IDEAS home Printed from https://ideas.repec.org/p/iza/izadps/dp11788.html
   My bibliography  Save this paper

The Impact of Employment Protection on the Industrial Wage Structure

Author

Listed:
  • Heywood, John S.

    () (University of Wisconsin, Milwaukee)

  • O'Mahony, Mary

    (King's College London)

  • Siebert, W. Stanley

    () (University of Birmingham)

  • Rincon-Aznar, Ana

    (National Institute of Economic and Social Research (NIESR))

Abstract

This paper tests whether the job security offered by stricter employment protection legislation (EPL) undermines positive compensating wage differentials that would otherwise be paid. Specifically, we ask whether industries with relatively more need for layoffs and labour flexibility have lower wages in countries where stricter EPL protects workers from layoffs. We find this generally to be true for a large sample of industries in the major OECD countries over 1984-2005, particularly for wages of unskilled workers. However, we also find that where workers are well organised, they can take advantage of EPL to secure higher wages.

Suggested Citation

  • Heywood, John S. & O'Mahony, Mary & Siebert, W. Stanley & Rincon-Aznar, Ana, 2018. "The Impact of Employment Protection on the Industrial Wage Structure," IZA Discussion Papers 11788, Institute for the Study of Labor (IZA).
  • Handle: RePEc:iza:izadps:dp11788
    as

    Download full text from publisher

    File URL: http://ftp.iza.org/dp11788.pdf
    Download Restriction: no

    References listed on IDEAS

    as
    1. Andrea Bassanini & Luca Nunziata & Danielle Venn, 2009. "Job protection legislation and productivity growth in OECD countries," Economic Policy, CEPR;CES;MSH, vol. 24, pages 349-402, April.
    2. Bertola, Giuseppe, 1990. "Job security, employment and wages," European Economic Review, Elsevier, vol. 34(4), pages 851-879, June.
    3. Emilia Del Bono & Andrea Weber, 2008. "Do Wages Compensate for Anticipated Working Time Restrictions? Evidence from Seasonal Employment in Austria," Journal of Labor Economics, University of Chicago Press, vol. 26, pages 181-221.
    4. van der Wiel, Karen, 2010. "Better protected, better paid: Evidence on how employment protection affects wages," Labour Economics, Elsevier, vol. 17(1), pages 16-26, January.
    5. Duncan, Greg J & Holmlund, Bertil, 1983. "Was Adam Smith Right after All? Another Test of the Theory of Compensating Wage Differentials," Journal of Labor Economics, University of Chicago Press, vol. 1(4), pages 366-379, October.
    6. Böckerman, Petri & Ilmakunnas, Pekka & Johansson, Edvard, 2011. "Job security and employee well-being: Evidence from matched survey and register data," Labour Economics, Elsevier, vol. 18(4), pages 547-554, August.
    7. Prabirjit Sarkar, 2013. "Does an employment protection law lead to unemployment? A panel data analysis of OECD countries, 1990–2008," Cambridge Journal of Economics, Oxford University Press, vol. 37(6), pages 1335-1348.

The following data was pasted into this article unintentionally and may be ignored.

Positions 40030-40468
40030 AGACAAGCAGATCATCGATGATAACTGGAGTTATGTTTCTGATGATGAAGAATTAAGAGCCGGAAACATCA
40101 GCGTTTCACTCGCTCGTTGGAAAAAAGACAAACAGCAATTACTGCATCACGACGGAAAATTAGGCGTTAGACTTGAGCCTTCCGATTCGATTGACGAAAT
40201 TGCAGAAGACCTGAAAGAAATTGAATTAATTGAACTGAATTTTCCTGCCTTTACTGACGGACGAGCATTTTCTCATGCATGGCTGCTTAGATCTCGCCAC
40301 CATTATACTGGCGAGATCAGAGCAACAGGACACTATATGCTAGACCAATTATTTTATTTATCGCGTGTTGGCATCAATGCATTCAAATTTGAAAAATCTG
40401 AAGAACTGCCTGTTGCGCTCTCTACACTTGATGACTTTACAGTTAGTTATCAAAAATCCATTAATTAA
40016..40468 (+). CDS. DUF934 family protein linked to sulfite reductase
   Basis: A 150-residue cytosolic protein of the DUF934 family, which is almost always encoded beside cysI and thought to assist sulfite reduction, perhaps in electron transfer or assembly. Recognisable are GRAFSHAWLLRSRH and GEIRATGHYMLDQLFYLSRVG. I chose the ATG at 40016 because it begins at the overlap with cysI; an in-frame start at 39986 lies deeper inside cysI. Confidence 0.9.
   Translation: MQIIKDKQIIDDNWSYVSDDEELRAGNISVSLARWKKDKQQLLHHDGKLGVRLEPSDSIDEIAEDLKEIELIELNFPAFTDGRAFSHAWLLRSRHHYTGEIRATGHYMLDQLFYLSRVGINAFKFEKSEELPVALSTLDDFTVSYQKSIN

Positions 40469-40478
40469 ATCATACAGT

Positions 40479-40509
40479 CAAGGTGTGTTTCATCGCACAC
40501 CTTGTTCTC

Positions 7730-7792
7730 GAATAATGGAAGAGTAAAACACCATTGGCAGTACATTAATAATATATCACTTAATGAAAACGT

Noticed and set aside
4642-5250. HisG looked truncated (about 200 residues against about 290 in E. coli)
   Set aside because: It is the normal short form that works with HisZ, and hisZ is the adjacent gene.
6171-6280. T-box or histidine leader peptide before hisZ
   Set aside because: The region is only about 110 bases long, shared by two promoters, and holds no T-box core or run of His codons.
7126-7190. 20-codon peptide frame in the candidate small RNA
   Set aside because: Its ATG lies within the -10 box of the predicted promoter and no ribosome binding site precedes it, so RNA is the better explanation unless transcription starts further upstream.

8. repec:bla:coecpo:v:35:y:2017:i:3:p:421-438 is not listed on IDEAS
    9. Conti, Maurizio & Sulis, Giovanni, 2016. "Human capital, employment protection and growth in Europe," Journal of Comparative Economics, Elsevier, vol. 44(2), pages 213-230.
    10. Bjuggren, Carl Magnus, 2018. "Employment protection and labor productivity," Journal of Public Economics, Elsevier, vol. 157(C), pages 138-157.
    11. Robert E. Hall & Charles I. Jones, 2007. "The Value of Life and the Rise in Health Spending," The Quarterly Journal of Economics, Oxford University Press, vol. 122(1), pages 39-72.
    12. Bassanini, Andrea & Garnero, Andrea, 2013. "Dismissal protection and worker flows in OECD countries: Evidence from cross-country/cross-industry data," Labour Economics, Elsevier, vol. 21(C), pages 25-41.
    13. Gianmarco León & Edward Miguel, 2013. "Transportation Choices and the Value of Statistical Life," NBER Working Papers 19494, National Bureau of Economic Research, Inc.
    14. Pedro S. Martins, 2009. "Dismissals for Cause: The Difference That Just Eight Paragraphs Can Make," Journal of Labor Economics, University of Chicago Press, vol. 27(2), pages 257-279, April.
    15. Eve Caroli & Mathilde Godard, 2016. "Does job insecurity deteriorate health?," Health Economics, John Wiley & Sons, Ltd., vol. 25(2), pages 131-147, February.
    16. Hwang, Hae-shin & Reed, W Robert & Hubbard, Carlton, 1992. "Compensating Wage Differentials and Unobserved Productivity," Journal of Political Economy, University of Chicago Press, vol. 100(4), pages 835-858, August.
    17. Inklaar, Robert & Timmer, Marcel P., 2008. "GGDC Productivity Level Database: International Comparisons of Output, Inputs and Productivity at the Industry Level," GGDC Research Memorandum GD-104, Groningen Growth and Development Centre, University of Groningen.
    18. Azizjon Alimov, 2015. "Labor Protection Laws and Bank Loan Contracting," Journal of Law and Economics, University of Chicago Press, vol. 58(1), pages 37-74.